The Cinderella tag and glass sneaker still fit Tennessee, but the glass belongs to UT's opponents. Alabama out rebounded the Vols 40 to 30, while Arkansas held an even more decisive 45-24 advantage. That's a collective rebounding difference of 85 to 55.
The story was more of the same in UT's other SEC setback against LSU as the Tigers controlled the boards to the tune of 43 to 25. If you see a pattern here you won't be surprised that in UT's only other loss, 89 to 73 at Oklahoma State, the Vols were out rebounded 38 to 25. All totaled Tennessee was beaten on the boards by an aggregate of 166 to 105 in its four setbacks, an average of 15.2 per game.
To say Bruce Pearl needs rebounders is like saying Rip Van Winkle needed a wake-up call. When the Vols can't keep their opponents off the boards it not only results in second chances and easy scoring opportunities, it also deprives UT of transition points and creates a slower paced contest.
Luckily, help in the form of two tenacious tigers on the glass, is on the way. Bolivar standout Wayne Chism, 6-9, 235, who signed with UT last fall, is not only a physical player inside he actually enjoys rebounding. Moreover, he has the agility to trigger the break from one end, fill a lane and make a lay-up on the other end.
Chism is averaging 16.1 points and 10.6 rebounds per game this season for a Bolivar team that's 26-9 following last Wednesday night's win in the District 12-AA championship. He is currently nursing an injured ankle, but is aiming to return to action in time to help Bolivar to consecutive Class-AA state titles. Chism has a high ceiling, excellent work ethic and should flourish in Pearl's up-tempo system.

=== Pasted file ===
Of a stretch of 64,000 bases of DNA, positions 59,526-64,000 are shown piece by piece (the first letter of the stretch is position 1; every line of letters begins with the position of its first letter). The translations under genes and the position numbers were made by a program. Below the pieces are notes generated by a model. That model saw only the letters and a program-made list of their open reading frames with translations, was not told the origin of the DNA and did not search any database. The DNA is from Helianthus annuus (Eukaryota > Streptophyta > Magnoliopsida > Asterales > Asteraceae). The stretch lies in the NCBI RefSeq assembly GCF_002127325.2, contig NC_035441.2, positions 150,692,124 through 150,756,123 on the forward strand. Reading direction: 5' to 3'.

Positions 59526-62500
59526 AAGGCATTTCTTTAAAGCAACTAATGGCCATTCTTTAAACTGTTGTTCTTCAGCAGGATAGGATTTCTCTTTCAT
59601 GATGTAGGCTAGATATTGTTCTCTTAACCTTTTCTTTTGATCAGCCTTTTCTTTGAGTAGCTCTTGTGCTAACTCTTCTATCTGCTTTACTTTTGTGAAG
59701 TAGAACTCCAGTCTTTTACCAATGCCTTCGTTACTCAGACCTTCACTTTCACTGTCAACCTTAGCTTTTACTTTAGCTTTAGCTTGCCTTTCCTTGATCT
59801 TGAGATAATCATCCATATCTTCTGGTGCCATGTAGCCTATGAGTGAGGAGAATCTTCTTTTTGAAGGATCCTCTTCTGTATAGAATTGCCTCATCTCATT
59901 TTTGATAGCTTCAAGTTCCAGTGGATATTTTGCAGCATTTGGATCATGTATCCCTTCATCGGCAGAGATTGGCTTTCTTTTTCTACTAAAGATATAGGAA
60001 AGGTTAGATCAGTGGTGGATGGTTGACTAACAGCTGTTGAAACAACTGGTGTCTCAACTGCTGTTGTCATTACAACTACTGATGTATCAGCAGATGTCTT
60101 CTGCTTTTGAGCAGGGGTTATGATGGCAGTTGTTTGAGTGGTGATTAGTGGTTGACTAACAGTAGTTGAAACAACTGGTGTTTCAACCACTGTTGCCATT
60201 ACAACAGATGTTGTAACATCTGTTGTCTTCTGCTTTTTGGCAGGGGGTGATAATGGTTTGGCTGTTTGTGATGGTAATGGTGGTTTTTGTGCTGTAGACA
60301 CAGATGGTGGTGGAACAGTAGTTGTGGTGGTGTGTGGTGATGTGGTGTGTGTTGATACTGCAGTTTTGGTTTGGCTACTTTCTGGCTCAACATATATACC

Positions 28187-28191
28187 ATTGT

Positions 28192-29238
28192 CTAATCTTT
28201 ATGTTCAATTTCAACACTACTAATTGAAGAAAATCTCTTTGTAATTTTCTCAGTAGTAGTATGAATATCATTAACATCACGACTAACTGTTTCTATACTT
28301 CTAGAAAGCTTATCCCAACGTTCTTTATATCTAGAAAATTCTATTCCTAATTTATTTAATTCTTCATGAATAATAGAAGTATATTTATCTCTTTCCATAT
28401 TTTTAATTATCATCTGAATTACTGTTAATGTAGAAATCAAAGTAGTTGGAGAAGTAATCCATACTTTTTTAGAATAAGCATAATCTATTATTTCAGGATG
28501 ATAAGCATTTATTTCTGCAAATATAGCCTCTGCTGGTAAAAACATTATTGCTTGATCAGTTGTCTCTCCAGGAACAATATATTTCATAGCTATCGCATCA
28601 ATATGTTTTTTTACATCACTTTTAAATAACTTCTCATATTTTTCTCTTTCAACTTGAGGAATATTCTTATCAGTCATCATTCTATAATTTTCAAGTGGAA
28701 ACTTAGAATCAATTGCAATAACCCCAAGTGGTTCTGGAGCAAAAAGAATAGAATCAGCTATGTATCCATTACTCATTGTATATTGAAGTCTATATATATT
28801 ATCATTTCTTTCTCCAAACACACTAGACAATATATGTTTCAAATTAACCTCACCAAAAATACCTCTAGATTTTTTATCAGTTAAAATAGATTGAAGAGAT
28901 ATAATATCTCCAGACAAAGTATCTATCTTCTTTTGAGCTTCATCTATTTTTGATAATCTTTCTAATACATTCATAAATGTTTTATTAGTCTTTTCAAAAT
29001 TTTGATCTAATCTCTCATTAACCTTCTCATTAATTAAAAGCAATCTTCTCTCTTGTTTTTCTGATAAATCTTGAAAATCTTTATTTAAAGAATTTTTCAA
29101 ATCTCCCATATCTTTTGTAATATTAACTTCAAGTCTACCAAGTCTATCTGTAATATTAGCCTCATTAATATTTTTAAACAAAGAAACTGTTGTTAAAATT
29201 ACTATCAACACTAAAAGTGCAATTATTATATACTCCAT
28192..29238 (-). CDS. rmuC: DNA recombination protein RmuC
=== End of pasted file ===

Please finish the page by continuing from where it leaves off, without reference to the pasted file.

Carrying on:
"No doubt his best basketball is ahead of him," said Bolivar head coach Rick Rudesill. "I think his desire and will power are his greatest strengths. He takes pride in doing the little things, taking the charges, getting rebounds, making the outlet passes and following up the break. He's great off the help side but on the ball he does a good job too. The way he rebounds, kicks it out and runs the floor I think they're going to love him either trailing that break or out on the wing finishing it."
Chism first rose to national attention last spring while matching up in an AAU tournament against the nation's No. 1 prospect, 7-foot center Greg Oden.
"Talking to people they said Oden would turn and put an elbow in his face and Wayne would not get rattled or upset," said Rudesill. "He'd come down the floor and battle him right back. The old Wayne wouldn't have done that, he would have let his emotions take over, but he's done a get job of controlling that, maturing on the floor. His physical ability I've not doubted that ever, not even against Oden, but his maturity and mental ability have come so far."
Chism will be joined in the front court next fall by Duke Crews, 6-7, 230, of Bethel High School in Hampton, Va. An incredible leaper with extraordinary athletic ability, Crews has a nonstop motor and loves a challenge. He averages 18 points, 13 rebounds, four blocks and two assists per game.
Crews served notice of his talent during a Nike Camp last year when he outplayed a number of premiere prospects rated higher than he. Then he turned down several offers from ACC schools in order to sign with Tennessee.
Neither of these prospects are true centers or even prototypical post players. However they are effective rebounders who depend on timing and desire more than size and strength.